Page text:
Photo Credit: Judy Waldman
Rabbi Moshe Scheiner

Palm Beach Synagogue, located on the beautiful island of Palm Beach, Florida, just two blocks from the historic Breakers Hotel, is a spectacular shul – spectacular in its architecture, design, décor, elegance and simplicity – and it boasts a unique history which proves one person can change a life, a community, a world. The hyperbole is warranted once you either enter the magnificent edifice or meet Rabbi Moshe Scheiner, the founder, leader, and rabbi extraordinaire.

The humble beginnings of the Palm Beach Synagogue started with a phone call in 1994. Rabbi Moshe and Rebbetzin Dinie Scheiner, both from esteemed Lubavitch families, married in Crown Heights and soon moved to Miami Beach where the rabbi had been offered a business opportunity. Although Rabbi Scheiner had smicha, being a shul rabbi was not what he had set as a career goal. However, the rabbi’s brother, Rabbi Pesach Scheiner, was (and is still currently) a rabbi in Boulder, Colorado and he had recently helped his local residents Dr. Jeffrey and Audrey Kashuk become Torah observant Jews. The phone call from the Kashuks was advising Rabbi Moshe Scheiner that they were now living in Palm Beach and Jeffrey was trying to organize a Shabbos minyan. Would the newly relocated Rabbi Scheiner come from Miami Beach to Palm Beach to help with a Saturday morning minyan?


That phone call was the springboard, the impetus, and the catalyst for Rabbi Scheiner’s involvement with Palm Beach Jewry. Temple Emanu-El, a Conservative synagogue on the Island, offered a 500-square foot room in the basement of their facility for the purpose of holding an Orthodox minyan on Saturday mornings. After consulting with halachic authorities they arranged for a separate entrance and named it the Palm Beach Orthodox Minyan. While it was hard to consistently find 10 men every week, the small group decided to hold Rosh Hashanah and Yom Kippur services. The nearby Palm Beach Hotel had a ballroom loft that could easily be transformed into a shul, so a chazzan was hired, advertisements posted, and the fledgling minyan amazingly had 50-60 attendees for their first Yomim Tovim.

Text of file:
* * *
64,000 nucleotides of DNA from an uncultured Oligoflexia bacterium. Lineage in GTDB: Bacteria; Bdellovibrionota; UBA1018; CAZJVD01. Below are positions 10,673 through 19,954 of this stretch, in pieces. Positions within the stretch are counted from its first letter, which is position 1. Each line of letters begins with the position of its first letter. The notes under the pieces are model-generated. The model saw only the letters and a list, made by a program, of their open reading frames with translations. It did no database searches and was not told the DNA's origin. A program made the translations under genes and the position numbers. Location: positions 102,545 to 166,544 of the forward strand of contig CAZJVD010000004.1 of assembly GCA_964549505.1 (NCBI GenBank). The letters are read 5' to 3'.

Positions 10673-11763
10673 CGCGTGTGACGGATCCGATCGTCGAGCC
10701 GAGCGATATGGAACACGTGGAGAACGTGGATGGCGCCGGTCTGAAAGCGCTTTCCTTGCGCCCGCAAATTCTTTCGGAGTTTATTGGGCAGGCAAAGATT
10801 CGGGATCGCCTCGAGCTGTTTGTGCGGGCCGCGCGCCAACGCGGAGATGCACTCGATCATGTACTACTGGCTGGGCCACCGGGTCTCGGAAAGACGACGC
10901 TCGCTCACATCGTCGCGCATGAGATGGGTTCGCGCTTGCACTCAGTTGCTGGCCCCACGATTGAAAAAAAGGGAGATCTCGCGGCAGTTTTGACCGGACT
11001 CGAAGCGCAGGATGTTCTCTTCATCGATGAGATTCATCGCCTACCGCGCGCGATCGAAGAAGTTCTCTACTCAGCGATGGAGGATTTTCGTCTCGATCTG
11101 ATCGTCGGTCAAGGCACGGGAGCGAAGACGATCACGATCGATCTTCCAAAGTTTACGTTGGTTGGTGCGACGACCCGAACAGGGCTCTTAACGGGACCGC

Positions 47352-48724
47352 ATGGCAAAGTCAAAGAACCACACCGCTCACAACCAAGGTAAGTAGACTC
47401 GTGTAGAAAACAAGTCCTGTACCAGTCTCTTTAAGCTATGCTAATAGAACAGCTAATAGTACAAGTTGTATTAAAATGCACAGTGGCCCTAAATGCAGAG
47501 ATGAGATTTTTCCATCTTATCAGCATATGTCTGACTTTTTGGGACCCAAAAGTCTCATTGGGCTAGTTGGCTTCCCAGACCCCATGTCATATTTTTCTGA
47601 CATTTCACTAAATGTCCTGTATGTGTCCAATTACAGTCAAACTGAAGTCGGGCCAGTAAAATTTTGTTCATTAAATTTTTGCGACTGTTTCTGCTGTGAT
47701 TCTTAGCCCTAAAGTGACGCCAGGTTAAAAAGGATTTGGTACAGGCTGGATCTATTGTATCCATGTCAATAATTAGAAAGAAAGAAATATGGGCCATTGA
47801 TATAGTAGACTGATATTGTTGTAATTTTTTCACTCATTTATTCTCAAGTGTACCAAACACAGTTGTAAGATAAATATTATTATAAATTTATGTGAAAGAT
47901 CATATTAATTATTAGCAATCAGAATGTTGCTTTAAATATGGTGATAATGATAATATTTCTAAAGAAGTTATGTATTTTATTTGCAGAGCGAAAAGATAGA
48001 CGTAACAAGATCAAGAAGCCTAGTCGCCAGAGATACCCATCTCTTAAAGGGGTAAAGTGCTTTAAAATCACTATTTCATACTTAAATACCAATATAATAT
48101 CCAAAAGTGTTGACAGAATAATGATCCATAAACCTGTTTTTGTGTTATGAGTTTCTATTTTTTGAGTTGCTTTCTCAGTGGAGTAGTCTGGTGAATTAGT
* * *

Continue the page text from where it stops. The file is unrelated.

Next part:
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From 1994 to 1997 Rabbi Scheiner worked in the medical supply business while commuting to the Palm Beach Hotel for Shabbos with his flock of 30-50 weekly congregants. The eclectic assortment that gathered every Saturday were Orthodox Jews who had previously davened at home, several families who had been attending the Conservative synagogue, and others who were thirsting for authentic Judaism. Then there were participants who were drawn to the rabbi and his approach to outreach.

In 1998, Rabbi Scheiner left the business world and the family moved full time to Palm Beach. The minyan met Friday night and Shabbos morning. With the addition of more classes and programs and, eventually, weekday services, the name was changed to The Torah Learning Center. The congregation grew to over 100 members, and outgrew the loft at the Palm Beach Hotel. The Palm Beach Minyan/Torah Learning Center was now a full-fledged community and needed a facility to service it.

In 1999, the name was officially changed to Palm Beach Synagogue as a way of assuring that all Jews, regardless of their level of observance, would feel welcomed. PBS purchased a premier location and renovated what had previously been an office building.

Let’s clarify: it wasn’t exactly the shul that purchased the building. Palm Beach had been very anti-Semitic and there was some concern about old vestiges lingering. For example, there was a shul member whose deed from the 1960s had a clause that restricted them from selling the house to Jews. There were shul members who were concerned that a restriction similar to that of the homeowner’s may have been included in the building’s deed. Thus, as a precaution, Mr. Robert Keats, a member of the synagogue, was the gentleman who purchased the building. Then he signed it over to the Palm Beach Synagogue. Mr. Keats’ original family name was Katz and he endowed one of the stained glass windows using both names.

Two years later, PBS bought the adjacent property for use as classrooms. The third parcel was bought two years after that and included space for a social hall. In 2006, all three buildings were incorporated into one facility. In 2009, reconstruction and remodeling of the 13,000 square foot facility culminated in the 1929 Italian Gothic styled building with the Moorish atmosphere becoming one of the most beautiful synagogues in North America.

In 2016, the American Institute of Architects awarded the Palm Beach Synagogue the Religious Art & Architecture Award for Liturgical Interiors. For the re-design, architects were hired, of course, but Rabbi Scheiner asked two of the members to serve as consultants, one of whom was Laura Munder, the famed jewelry designer. Research was done on the great synagogues of Europe and elements were handpicked. Replicas of items such as the bimah and menorah were reproduced by artisans from photographs that hang on the lobby walls. The décor presents a feeling of warmth and elegance and is, well, Palm Beachy. Blues and golds play off of the themes of oceans and beaches. The twelve stained glass windows, utilizing hurricane-resistant impact glass, allow for sunlight and bright reflections. The pecky cedar ceiling was an undiscovered jewel hidden beneath a faux ceiling that was revealed in the demolition and reconstruction. The entire Beis Midrash is like a precious jewel box. It is intimate and majestic, elegant and simple. Mostly it is calm and soothing as well as awe-inspiring. It is a beautiful milieu that encourages one to serve Hashem with joy.